In addition to dating being a herculean task, watching television and film  repeat the same heterosexual story lines and stereotypical “queer” story lines is just plain exhausting and again, discouraging.  I don’t have to go into detail about this because you all know… we just want to see something we can relate to every once in a while damn it.  There’s also the whole thing regarding laws and regulations that don’t protect us against discrimination when it comes to housing, employment, marriage, and benefits (making strides though).  Walking down the street holding your significant others hand might be a trying experience especially if you’re not in a progressive city.  The process of trying to have your own child appears daunting while adoption still has it’s hurdles as a same-sex couple.  Concluding findings:  of course it’s difficult being gay.  So how do you deal with your conflicting feelings?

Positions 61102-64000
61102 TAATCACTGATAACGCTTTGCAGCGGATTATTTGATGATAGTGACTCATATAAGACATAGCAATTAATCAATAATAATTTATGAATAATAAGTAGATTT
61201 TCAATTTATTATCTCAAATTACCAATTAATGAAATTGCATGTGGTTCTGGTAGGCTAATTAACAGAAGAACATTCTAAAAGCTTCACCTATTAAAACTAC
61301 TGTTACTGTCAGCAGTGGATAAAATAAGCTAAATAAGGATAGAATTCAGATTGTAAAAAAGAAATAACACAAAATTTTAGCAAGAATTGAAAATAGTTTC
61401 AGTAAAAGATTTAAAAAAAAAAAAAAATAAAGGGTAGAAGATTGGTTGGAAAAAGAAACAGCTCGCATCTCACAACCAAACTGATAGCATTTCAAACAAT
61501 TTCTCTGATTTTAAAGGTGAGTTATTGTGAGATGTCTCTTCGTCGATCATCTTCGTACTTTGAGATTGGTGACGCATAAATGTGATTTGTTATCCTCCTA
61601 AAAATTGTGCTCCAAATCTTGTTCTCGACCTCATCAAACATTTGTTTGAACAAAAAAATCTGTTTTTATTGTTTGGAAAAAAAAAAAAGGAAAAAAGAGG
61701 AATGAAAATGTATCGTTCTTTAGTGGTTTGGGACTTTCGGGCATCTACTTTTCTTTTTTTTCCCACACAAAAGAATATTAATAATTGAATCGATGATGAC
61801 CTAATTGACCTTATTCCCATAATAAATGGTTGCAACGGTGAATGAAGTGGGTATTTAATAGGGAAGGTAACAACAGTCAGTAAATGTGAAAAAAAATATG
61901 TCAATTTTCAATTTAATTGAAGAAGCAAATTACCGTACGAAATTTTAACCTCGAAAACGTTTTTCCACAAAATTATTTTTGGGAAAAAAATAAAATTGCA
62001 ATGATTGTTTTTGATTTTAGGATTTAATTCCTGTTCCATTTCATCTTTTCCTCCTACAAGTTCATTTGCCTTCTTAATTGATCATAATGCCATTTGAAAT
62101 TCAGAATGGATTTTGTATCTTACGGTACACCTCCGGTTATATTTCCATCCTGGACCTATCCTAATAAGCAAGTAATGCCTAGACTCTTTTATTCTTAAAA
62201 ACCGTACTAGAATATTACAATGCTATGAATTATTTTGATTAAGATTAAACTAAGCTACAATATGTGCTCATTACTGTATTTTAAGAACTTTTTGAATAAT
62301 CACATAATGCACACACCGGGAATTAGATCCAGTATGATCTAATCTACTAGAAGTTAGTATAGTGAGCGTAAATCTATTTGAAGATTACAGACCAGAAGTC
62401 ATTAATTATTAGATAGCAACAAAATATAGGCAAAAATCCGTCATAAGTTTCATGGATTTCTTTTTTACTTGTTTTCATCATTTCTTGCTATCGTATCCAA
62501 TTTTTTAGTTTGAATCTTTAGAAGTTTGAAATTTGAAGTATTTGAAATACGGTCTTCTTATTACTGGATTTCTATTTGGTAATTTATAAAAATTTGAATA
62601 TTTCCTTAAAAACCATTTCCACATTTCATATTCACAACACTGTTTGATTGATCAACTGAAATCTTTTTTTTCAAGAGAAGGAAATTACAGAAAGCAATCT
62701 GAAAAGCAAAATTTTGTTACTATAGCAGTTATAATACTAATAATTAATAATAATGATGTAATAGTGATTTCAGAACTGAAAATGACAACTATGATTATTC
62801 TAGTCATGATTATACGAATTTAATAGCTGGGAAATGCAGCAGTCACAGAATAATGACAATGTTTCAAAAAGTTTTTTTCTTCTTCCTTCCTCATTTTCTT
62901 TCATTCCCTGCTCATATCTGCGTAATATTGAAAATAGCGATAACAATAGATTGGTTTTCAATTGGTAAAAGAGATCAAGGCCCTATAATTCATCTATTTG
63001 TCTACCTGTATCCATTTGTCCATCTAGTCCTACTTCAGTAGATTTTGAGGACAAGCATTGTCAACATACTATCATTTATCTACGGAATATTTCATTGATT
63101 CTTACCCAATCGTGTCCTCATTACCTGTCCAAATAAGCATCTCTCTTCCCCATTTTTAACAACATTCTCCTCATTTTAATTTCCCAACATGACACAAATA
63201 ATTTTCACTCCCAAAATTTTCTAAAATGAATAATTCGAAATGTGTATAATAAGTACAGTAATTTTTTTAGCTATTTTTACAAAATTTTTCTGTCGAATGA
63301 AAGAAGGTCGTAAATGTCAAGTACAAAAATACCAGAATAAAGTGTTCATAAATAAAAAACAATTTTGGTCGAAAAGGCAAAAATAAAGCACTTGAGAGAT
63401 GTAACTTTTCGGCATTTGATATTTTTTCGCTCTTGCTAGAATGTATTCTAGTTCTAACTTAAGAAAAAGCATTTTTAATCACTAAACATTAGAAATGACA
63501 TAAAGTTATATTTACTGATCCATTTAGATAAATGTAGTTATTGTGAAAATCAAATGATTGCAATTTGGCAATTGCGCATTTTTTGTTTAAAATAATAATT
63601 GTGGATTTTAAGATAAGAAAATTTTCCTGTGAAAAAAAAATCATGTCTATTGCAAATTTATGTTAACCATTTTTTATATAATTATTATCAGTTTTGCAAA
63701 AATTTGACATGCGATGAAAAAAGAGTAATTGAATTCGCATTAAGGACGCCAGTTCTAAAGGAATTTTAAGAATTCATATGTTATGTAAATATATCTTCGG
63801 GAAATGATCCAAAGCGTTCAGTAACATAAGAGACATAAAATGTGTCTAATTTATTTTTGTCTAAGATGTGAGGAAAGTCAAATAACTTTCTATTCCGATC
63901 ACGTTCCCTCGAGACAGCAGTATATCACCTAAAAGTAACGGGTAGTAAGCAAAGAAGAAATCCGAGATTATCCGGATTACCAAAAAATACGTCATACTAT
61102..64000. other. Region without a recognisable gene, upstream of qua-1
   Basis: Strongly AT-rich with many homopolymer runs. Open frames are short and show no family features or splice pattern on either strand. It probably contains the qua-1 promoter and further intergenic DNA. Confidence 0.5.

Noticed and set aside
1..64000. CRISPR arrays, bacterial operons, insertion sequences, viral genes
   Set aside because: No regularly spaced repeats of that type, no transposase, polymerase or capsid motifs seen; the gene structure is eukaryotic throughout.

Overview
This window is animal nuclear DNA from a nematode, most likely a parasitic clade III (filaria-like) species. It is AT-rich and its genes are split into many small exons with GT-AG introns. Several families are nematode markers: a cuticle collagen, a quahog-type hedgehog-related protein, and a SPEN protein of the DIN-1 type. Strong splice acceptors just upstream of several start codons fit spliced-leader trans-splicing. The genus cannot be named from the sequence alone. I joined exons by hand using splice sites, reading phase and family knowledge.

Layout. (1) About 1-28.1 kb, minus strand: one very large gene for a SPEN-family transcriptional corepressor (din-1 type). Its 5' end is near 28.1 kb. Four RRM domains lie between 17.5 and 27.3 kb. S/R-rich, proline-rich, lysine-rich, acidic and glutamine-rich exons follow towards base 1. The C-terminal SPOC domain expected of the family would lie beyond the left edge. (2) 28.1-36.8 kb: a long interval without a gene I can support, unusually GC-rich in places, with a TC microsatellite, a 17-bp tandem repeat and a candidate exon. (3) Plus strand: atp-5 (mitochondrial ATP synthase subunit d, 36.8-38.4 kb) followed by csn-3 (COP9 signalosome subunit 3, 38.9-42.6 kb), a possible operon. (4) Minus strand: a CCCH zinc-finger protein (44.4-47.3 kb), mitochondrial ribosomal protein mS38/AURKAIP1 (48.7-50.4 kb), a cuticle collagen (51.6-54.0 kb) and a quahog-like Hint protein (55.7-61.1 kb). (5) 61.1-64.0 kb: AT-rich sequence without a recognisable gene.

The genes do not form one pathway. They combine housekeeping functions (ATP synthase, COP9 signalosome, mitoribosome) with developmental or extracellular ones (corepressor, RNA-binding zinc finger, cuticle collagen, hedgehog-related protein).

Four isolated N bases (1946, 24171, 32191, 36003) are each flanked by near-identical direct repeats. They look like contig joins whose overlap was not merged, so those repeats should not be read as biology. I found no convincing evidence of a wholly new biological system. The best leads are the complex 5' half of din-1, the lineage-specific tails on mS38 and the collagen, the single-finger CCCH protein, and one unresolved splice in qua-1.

The first step is embracing yourself.  You can’t be something you’re not, so why try to be anything else?  The faster you do this the more quickly you can use your experiences to your advantage. You acknowledged a nagging feeling within yourself and made the conscious effort to address it instead of running away from yourself.  That takes strength and you deserve all the credit in the world especially if you partook in the journey alone.  As a member in a marginalized group you have a perspective that is unique and valuable.  You have a special community spanning the globe that would most likely welcome you with open arms (that is if you don’t have to deal with racism, which is a whole other topic on intersectionality).  Your sexuality is not the defining characteristic of your being, but you should be proud of it.  You don’t have to ride with the Dykes on Bikes at the pride parade or sport rainbow colored everything.  Just love yourself for the progress you’ve made, love your significant other in a way that shows you’re proud of her, love your family and friends for supporting you and making efforts to move society’s acceptance along, and finally accept that none of us ever wanted to be gay… we just got lucky.

Anatomy of this Personality

8 Sep

E: 33% N: 50% F: 50% P: 11%